Howard Goodall: I would LOVE to do that but I may never get asked! The (semi-secret) job I'm doing at the moment is a very unusual and new collaboration for me and I am loving every minute of the experience of working out of my comfort zone. If you know Chris Martin, tell him I'm 100% up for it...
Tim Lihoreau: Something I did want to ask is a little more pertinent today. It's concerning Shackleton's Cross (on Inspired) which, am I right, was a musical reaction to a picture of the same name (in the Royal Collection?). I say more pertinent because today was the day, in 1909, on which ES reached his 'farthest south' point, 97 geographical miles from the Pole. How did you come across the painting?
Howard Goodall: Painter Edward Seago went to Antarctica in 1957 and made a haunting series of pictures of the area where Shackleton had his final expedition and where he died, including this one of his cross in South Georgia; the painting is part of the Duke of Edinburgh's collection in the (amazing and huge) Royal Collection of artworks. I am hoping to compose a kind of Pictures at an Exhibition suite of responses to several (maybe 20 in total) of the pictures in the Royal Collection for solo piano and the Palace art curators have said they will try to pull all the paintings together into one place (they are in palaces & museums all over the UK) so we can perform the pieces live with them there on the walls. Very exciting prospect. I am trying not to develop a fatal vodka habit like Mussorgsky did, though.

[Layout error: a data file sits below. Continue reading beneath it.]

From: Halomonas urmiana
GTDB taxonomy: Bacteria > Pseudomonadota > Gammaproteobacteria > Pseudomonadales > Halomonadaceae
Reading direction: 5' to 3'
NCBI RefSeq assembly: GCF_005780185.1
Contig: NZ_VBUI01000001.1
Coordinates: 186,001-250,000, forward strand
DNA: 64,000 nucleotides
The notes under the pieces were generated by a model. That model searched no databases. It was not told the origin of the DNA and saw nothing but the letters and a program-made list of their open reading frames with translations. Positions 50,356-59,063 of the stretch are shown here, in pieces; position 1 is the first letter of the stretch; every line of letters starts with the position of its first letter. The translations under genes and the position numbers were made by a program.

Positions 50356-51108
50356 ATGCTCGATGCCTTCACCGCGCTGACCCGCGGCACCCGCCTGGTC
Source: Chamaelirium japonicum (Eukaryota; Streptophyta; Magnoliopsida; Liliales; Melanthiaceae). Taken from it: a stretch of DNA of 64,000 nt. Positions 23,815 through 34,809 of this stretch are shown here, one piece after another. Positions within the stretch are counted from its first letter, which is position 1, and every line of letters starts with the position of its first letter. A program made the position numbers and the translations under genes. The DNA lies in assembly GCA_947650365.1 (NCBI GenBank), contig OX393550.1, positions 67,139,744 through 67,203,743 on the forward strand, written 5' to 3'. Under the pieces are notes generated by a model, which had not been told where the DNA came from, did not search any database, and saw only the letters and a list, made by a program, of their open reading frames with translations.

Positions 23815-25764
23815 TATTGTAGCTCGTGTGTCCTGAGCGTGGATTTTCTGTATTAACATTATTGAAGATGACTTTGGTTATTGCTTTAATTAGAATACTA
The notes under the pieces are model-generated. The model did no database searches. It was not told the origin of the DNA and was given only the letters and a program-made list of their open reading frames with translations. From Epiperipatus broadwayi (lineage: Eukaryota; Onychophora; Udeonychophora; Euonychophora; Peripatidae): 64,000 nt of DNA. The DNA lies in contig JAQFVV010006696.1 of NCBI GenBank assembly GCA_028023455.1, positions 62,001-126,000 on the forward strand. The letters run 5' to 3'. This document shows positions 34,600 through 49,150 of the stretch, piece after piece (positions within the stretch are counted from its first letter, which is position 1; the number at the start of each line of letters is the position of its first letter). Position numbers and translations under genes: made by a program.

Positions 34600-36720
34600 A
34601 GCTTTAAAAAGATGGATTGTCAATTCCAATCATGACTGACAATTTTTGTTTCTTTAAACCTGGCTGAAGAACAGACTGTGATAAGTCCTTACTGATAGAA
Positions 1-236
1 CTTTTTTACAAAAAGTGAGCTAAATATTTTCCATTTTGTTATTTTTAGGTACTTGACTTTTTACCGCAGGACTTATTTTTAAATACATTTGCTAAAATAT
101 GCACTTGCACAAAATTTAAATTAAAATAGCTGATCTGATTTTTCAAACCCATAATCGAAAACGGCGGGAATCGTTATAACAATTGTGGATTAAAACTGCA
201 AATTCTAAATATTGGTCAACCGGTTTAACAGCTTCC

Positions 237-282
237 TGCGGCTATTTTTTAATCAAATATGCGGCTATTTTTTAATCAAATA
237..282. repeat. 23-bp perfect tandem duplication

Elaine James: Have you ever thought of doing an operetta... or have I missed seeing that you have?
Howard Goodall: The Kissing-Dance, which is a musical adaptation of She Stoops to Conquer I wrote with the brilliant Charles Hart (lyricist of Phantom of the Opera) could be described either as a musical or an operetta; it has been performed many times in 'straight' theatres but I would love to see an opera/operetta company do it. It's very funny and (I like to think) tuneful. There's more info about it on my website if you're offering to do it!
Tim Lihoreau: Howard, molto thanks for your time today (because what with musicals, oratorios, books - not to mention Saturday Night at the Movies every week, Saturdays from 5 on Classic FM! - you must be...somewhat busy. So, as I let the end credits roll on our Wed. Webchat, can I ask you one posted by Sylvia Robbins on our Facebook page - "I wonder what Howard thinks of the tv announcers who cut in and talk over his catchy numbers that are the closing music of so many of the programmes that I enjoy. I'm enraged by them and we simply put fast forward."
Howard Goodall: I am equally enraged. Thank you for supporting us poor put-upon composers in this respect (and this, IMHO, is what these announcers do not have for our efforts). Very good to talk with you all this morning. I am off to rehearsals now; thank you all for your interest - do go and check out my new CD Inspired, which - thinking ahead - would make a great Valentine's Day gift for your best beloved.
Don't forget to come back at 9am next Wednesday for another online chat with a prominent figure in classical music.